Waiter: "Yes, winegar. One moment please."

Woman: "Sir. It's pronounced vvvinegar."

The waiter stops smiling and goes to the back. He comes back out with the vinegar, slams it on the table, startling her, and says with a raised voice: "Wwwwwwinegar!!"

No more complaints.

....

At breakfast at a restaurant in Lynden, Washington, a few years back.

A woman is there with a friend and her toddler who is fussing. She is unable to satisfy him. The noise disturbs the couple at the next table. The male half turns around and says, "Madam! Would you please be a mother to that child so we can enjoy our breakfast?!"

The woman cocks her head, pauses, then responds: "I beg your pardon?"

The conversation goes downhill from there. Since it was reported to me (I don't have more facts, so don't bother asking for them), I have debated with various acquaintances which of the parties was more appropriate (or less inappropriate).

Thoughts?

Sunday, September 16, 2007

 

Local thinker on the "meaning of matter"

Some of you may know Douglas George, a good friend of mine and a former resident of Sohum now inhabiting Eureka (his wife Bonnie Burgess now gracing the airwaves of KHSU with her early music collection, having formerly done the same for KMUD). He is working on a paper entitled Vacuum Density Gradients, Spheroidal Singularities, Black Holes, and The Meaning of Matter.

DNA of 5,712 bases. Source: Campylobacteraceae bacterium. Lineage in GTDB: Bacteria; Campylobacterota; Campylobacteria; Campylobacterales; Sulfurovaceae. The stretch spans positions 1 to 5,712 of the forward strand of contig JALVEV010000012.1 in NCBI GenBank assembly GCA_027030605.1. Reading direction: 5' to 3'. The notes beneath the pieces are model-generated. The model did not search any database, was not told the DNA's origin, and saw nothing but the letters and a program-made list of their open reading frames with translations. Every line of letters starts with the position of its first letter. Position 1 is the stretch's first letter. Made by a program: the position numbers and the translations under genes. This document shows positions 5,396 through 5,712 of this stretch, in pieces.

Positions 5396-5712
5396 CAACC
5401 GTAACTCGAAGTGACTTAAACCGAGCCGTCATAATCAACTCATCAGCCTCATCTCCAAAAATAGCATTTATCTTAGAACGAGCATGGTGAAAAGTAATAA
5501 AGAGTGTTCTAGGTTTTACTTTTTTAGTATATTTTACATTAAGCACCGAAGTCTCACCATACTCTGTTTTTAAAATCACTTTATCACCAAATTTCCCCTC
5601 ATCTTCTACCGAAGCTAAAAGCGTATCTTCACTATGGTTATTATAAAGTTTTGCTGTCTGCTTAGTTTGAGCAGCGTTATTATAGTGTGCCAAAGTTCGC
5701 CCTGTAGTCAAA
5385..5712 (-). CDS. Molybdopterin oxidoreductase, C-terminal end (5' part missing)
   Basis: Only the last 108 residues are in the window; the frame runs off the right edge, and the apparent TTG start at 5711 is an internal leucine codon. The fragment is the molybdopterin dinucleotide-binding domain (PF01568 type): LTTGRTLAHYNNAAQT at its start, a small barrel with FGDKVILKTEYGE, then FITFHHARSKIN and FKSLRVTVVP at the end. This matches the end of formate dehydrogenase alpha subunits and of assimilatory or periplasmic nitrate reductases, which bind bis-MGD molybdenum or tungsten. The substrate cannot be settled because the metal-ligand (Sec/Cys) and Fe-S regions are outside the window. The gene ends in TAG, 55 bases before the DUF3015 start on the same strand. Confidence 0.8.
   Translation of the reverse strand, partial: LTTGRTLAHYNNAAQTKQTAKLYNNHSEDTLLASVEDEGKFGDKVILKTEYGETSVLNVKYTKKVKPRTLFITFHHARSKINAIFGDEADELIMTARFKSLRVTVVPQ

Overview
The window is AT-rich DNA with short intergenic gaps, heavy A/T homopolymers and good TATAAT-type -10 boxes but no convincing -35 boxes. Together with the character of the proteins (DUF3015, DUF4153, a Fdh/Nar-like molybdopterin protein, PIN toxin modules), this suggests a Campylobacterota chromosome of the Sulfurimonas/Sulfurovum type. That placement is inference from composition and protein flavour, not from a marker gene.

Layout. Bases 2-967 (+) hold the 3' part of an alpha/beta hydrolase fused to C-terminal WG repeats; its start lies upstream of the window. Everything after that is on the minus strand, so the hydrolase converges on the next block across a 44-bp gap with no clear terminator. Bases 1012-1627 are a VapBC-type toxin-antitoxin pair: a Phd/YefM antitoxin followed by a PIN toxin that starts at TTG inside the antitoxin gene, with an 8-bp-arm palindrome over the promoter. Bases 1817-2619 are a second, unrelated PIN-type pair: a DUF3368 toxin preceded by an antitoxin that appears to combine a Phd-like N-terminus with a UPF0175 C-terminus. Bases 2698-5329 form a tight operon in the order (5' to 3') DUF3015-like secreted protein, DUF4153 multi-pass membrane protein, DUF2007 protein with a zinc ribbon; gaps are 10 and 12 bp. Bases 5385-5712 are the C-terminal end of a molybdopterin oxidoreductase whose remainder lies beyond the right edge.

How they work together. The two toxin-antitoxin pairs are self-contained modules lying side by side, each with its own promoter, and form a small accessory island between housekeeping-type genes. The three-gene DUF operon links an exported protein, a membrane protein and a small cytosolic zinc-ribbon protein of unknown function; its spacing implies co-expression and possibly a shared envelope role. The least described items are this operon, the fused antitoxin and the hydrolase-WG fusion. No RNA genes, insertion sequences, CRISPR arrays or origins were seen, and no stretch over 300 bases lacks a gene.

His thesis is essentially that matter is nothing. Or more precisely, matter is simply a manifestation of space itself.

Please don't start with the spiritual-babble which became trendy in the 1980's with the distribution of books like The Tao of Physics and The Dancing Wu Li Masters, or more recently with What the Bleep - in which the Aquarian Conspiracy types claimed that science in the form of quantum mechanics had merged with eastern spirituality. Most of the adherents were heavy on the spiritual-babble and facile with regard to the science, greatly oversimplifying what they didn't understand. Despite the Zenesque implications, Douglas is pretty much a materialist in his view of the universe. He won't want to hear about how his thesis, if true, reinforces your spiritual views. If he's feeling polite, he'll try not to yawn.

I don't follow much of the paper (and I have no idea what the diagram above represents - click on it to enlarge), but maybe there are some out there who can follow it all and give him some useful feedback.

His site has some other interesting stuff as well.

 

New documentary on Dalton Trumbo

Dalton Trumbo was among other things a screenwriter famous for Johnny got his Gun and famous or infamous, depending on your point of view, for his refusal to testify for HUAC earning him the honor of contempt of Congress (spent nearly a year in jail) and a blacklisting which would earn him a spot in the Hollywood Ten. He would revive his career somewhat when he produced Spartacus (which unfortunately inspired a long series of cheap imitations including Gladiator and Braveheart), the epic which was designed and had the effect of breaking the back of the Hollywood blacklist. He didn't get along with the writer, Howard Fast, whom he considered to be dogmatic and narrow-minded. But the movie was made using a number of blacklisted individuals and it made the difference.